Can you remember a recent "gray slush" day? Of course you can. So can I. The laws of fairness and justice were displaced by a couple of Murphy's Laws. Your dream dissolved into a nightmare. High hopes took a hike. Good intentions got lost in a comedy of errors, only this time nobody was laughing. You didn't soar, you slumped. Instead of "pressing on the upward way," you felt like telling Bunyan to move over as you slid down into his Slough of Despond near Doubting Castle, whose owner was Giant Despair. Discouragement is just plain awful.
One of the greatest benefits to be gleaned from the Bible is perspective. When we get discouraged, we temporarily lose our perspective. Little things become mammoth. A slight irritation, such as a pebble in a shoe, seems huge. Motivation is drained away and, worst of all, hope departs.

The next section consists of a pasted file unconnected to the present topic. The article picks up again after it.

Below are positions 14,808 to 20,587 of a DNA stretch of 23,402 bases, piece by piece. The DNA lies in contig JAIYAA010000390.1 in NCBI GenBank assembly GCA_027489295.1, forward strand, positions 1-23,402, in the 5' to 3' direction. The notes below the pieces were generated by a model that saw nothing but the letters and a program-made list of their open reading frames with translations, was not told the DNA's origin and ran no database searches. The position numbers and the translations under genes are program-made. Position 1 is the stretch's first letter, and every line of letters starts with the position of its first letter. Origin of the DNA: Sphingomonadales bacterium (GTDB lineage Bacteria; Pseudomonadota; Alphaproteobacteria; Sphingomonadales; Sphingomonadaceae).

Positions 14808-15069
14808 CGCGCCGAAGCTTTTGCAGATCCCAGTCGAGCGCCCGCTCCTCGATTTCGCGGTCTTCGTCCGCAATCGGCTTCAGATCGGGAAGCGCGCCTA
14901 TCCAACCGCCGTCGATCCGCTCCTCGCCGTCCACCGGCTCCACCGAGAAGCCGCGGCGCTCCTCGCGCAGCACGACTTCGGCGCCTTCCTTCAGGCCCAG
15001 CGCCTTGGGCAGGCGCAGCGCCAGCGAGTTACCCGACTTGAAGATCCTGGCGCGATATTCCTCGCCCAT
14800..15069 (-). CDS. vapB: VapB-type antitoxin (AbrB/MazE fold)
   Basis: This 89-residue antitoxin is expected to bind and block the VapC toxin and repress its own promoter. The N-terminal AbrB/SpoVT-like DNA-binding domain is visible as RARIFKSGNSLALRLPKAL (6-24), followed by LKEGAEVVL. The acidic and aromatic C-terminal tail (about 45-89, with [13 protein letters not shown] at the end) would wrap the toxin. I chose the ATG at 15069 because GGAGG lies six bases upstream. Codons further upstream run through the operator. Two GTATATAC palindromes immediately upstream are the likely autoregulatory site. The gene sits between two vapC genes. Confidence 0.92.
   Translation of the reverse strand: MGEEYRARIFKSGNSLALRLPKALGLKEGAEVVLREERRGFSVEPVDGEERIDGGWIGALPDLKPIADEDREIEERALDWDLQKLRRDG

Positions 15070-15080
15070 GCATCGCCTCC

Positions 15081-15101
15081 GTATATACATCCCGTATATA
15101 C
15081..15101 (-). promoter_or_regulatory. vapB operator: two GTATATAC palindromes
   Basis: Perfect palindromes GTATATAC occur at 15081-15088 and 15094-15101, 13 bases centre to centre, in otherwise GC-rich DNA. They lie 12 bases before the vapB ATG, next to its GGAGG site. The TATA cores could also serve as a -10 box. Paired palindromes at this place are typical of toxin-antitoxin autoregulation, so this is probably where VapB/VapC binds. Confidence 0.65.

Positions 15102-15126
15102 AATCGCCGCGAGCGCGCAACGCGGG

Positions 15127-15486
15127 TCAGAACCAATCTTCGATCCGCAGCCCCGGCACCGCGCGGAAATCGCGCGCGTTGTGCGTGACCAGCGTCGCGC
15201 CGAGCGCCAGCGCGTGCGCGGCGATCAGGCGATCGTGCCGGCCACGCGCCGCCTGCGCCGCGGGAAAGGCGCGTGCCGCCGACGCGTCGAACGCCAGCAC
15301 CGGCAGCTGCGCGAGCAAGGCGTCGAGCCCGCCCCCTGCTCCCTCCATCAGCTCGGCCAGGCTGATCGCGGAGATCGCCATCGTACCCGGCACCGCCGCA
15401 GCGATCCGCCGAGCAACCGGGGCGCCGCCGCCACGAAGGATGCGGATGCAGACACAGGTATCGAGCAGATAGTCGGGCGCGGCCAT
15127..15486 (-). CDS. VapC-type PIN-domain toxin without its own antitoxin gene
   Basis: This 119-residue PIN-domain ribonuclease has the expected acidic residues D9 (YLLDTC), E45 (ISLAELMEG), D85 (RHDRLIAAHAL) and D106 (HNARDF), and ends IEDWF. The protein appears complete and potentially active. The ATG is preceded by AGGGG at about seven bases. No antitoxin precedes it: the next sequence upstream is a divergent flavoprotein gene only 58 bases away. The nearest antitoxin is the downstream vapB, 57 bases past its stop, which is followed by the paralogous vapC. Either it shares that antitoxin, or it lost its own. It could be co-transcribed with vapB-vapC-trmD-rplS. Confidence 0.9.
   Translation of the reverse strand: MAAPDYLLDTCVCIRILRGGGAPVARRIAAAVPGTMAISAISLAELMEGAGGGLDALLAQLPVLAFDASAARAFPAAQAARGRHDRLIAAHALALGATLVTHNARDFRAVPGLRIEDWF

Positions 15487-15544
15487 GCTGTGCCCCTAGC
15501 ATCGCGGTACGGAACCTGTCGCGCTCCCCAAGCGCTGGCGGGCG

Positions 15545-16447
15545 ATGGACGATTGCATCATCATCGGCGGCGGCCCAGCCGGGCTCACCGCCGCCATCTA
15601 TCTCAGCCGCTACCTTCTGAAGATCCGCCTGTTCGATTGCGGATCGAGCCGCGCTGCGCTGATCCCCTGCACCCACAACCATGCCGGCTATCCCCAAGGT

God's Word is tailor-made for gray-slush days. It sends a beam of light through the fog. It signals safety when we fear we'll never make it through. Such big-picture perspective gives us a hope transplant, and within a brief period of time, we have escaped the bleak and boring and we're back at soaring.
God has an ultimate goal in mind: that we might have hope. And what leads to such a goal? Two things: perseverance and encouragement from the Scriptures. Again, the goal is hope. God has not designed a life of despondency for us. He wants His people to have hope. And such hope comes from the teaching of the Bible. Through endurance and through encouragement from the Scriptures, we can gain hope.
He promises us hope—relief from discouragement. Yes, it's available. And we can actually stand firm through discouraging times but only if we apply His instructions. Hard as it may be for you to believe, you will be able to walk right through those "gray slush" days with confidence. The One who gives perseverance and encouragement will escort you through the down days, never leaving you in the lurch.
Discouragement may be awful, but it is not terminal.
Taken from Dear Graduate by Charles Swindoll. Copyright © 2007 by Charles R. Swindoll, Inc. Used by permission of Thomas Nelson. www.thomasnelson.com
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